In the wake of recent high profile corporate governance failings at BHS and Sports Direct, the Business, Energy and Industrial Strategy Committee (the “Committee”) has published its much anticipated report on its inquiry on corporate governance.
The report considers whether the current UK corporate governance framework is fit for purpose. The report concluded that corporate governance in the UK remains strong and that there is no need for a radical overhaul. However, the report does make a number of recommendations for improvements to the regime:
The Key Recommendations:
Reporting on directors’ compliance with their duty to promote the success of the company: whilst the Committee has not called for any change in the law on directors’ duties, it has suggested that there be a requirement for informative narrative reporting on how directors have complied with their duty to promote the success of the company (this duty is set out in section 172, Companies Act 2006). This requirement would include an obligation on boards to explain (1) how they have considered each of the different stakeholder interests, (2) how this has been reflected in financial decisions, and (3) how they pursued the company’s objectives and had regard to the consequences of their decisions for the long term. Although the current UK Corporate Governance Code is only applicable to companies with a premium listing on the London Stock Exchange, the Committee does believe that there is a case for reporting on section 172 compliance to also be compulsory for private companies.
Voluntary code for large private companies: the Committee has suggested that a voluntary code of corporate governance is published for large private companies (in this context, a “large company” would mean a company with over 2,000 employees). Reporting under the code would be on a comply or explain basis. If this voluntary regime fails to raise standards of governance after an initial three year period, or if there are high levels of non-compliance, then the Committee suggests a mandatory system be introduced.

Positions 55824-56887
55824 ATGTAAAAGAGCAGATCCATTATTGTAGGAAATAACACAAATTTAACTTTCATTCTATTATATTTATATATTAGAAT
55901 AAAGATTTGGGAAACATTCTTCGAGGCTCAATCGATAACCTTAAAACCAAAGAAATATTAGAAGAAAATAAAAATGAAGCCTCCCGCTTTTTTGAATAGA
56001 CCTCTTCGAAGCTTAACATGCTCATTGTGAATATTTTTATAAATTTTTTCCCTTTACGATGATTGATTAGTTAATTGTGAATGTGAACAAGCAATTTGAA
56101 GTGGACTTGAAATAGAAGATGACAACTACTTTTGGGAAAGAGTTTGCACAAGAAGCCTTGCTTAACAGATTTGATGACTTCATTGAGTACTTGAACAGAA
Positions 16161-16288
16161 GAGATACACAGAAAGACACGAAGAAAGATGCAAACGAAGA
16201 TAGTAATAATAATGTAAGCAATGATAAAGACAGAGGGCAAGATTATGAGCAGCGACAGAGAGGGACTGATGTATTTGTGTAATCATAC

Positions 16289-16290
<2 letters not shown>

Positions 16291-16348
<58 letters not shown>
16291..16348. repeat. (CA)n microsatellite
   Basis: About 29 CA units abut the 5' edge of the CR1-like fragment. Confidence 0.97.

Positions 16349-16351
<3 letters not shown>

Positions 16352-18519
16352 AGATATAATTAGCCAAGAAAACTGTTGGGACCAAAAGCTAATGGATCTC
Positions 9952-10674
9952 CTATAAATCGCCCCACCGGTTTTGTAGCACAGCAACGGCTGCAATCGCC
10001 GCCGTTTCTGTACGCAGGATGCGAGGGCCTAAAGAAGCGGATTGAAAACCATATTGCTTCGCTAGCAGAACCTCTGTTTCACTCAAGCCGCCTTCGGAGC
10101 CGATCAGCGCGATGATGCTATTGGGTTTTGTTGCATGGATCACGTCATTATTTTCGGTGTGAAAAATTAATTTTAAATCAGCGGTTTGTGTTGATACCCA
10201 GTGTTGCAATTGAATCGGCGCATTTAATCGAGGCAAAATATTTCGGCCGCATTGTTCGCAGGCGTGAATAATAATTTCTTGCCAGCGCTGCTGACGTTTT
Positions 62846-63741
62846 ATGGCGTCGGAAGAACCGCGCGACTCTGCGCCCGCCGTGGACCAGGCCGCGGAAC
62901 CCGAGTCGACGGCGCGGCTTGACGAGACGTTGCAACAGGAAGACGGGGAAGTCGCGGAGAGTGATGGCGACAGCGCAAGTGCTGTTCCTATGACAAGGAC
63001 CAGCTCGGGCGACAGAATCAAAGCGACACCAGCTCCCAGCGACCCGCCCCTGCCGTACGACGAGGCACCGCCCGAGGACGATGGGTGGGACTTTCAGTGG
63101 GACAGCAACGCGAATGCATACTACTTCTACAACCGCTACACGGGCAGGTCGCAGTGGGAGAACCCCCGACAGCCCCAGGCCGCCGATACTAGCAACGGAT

Greater transparency in governance standards: the Committee proposes that a rating system is introduced which would publicise examples of good and bad corporate governance practice by companies. Companies should be compelled to include their rating in their annual reports.
New gender diversity targets for listed companies: the Committee proposes that the government should set a target that, from May 2020, at least half of all new appointments to senior and executive management level positions in the FTSE 350 and all listed companies should be women. If a company fails to meet this target it should include the reasons for failure in its annual report and explain what steps it is taking to rectify gender inequality on its executive committees.
Employees on boards: the Committee urges more companies to appoint employees to boards and believes that it should become the norm. Where an employee is appointed to the board the Committee suggests that they should be a full director, with the necessary skills, rather than merely a representative of the workforce. Although the Committee is in favour of employees on boards, it does not propose a compulsory regime for this.
It remains to be seen whether the Government will adopt any of the Committee’s recommendations. The recommendations do seem to echo some of the recent comments that have been made by senior government figures on industrial policy and strategy and therefore there is a strong likelihood that some of these proposals may be adopted following the impending UK general election.
If you would like help or advice on corporate governance for your company then please contact Stewart Matthews on 0330 0945 500 .